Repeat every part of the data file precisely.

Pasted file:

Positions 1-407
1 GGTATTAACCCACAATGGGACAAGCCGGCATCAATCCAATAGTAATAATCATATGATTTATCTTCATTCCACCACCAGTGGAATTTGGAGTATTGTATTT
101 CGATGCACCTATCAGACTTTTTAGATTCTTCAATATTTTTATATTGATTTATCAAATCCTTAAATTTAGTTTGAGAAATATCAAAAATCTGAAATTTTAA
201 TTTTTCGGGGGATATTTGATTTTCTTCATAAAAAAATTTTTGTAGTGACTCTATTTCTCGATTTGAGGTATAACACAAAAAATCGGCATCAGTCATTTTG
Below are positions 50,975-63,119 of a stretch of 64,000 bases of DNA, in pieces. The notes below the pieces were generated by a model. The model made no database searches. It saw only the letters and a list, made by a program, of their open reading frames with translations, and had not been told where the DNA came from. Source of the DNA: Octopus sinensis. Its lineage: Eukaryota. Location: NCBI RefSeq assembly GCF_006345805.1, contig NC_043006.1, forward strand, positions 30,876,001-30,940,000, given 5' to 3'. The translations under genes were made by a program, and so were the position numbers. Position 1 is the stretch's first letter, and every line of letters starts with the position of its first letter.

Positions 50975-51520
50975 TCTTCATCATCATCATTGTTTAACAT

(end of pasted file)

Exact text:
Positions 1-407
1 GGTATTAACCCACAATGGGACAAGCCGGCATCAATCCAATAGTAATAATCATATGATTTATCTTCATTCCACCACCAGTGGAATTTGGAGTATTGTATTT
101 CGATGCACCTATCAGACTTTTTAGATTCTTCAATATTTTTATATTGATTTATCAAATCCTTAAATTTAGTTTGAGAAATATCAAAAATCTGAAATTTTAA
201 TTTTTCGGGGGATATTTGATTTTCTTCATAAAAAAATTTTTGTAGTGACTCTATTTCTCGATTTGAGGTATAACACAAAAAATCGGCATCAGTCATTTTG
Below are positions 50,975-63,119 of a stretch of 64,000 bases of DNA, in pieces. The notes below the pieces were generated by a model. The model made no database searches. It saw only the letters and a list, made by a program, of their open reading frames with translations, and had not been told where the DNA came from. Source of the DNA: Octopus sinensis. Its lineage: Eukaryota. Location: NCBI RefSeq assembly GCF_006345805.1, contig NC_043006.1, forward strand, positions 30,876,001-30,940,000, given 5' to 3'. The translations under genes were made by a program, and so were the position numbers. Position 1 is the stretch's first letter, and every line of letters starts with the position of its first letter.

Positions 50975-51520
50975 TCTTCATCATCATCATTGTTTAACAT